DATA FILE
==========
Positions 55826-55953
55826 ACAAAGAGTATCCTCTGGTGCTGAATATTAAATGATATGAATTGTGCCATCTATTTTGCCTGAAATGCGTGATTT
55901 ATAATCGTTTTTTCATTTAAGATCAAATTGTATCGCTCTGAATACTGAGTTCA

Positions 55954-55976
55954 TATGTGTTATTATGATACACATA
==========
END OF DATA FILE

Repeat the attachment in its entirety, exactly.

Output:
Positions 55826-55953
55826 ACAAAGAGTATCCTCTGGTGCTGAATATTAAATGATATGAATTGTGCCATCTATTTTGCCTGAAATGCGTGATTT
55901 ATAATCGTTTTTTCATTTAAGATCAAATTGTATCGCTCTGAATACTGAGTTCA

Positions 55954-55976
55954 TATGTGTTATTATGATACACATA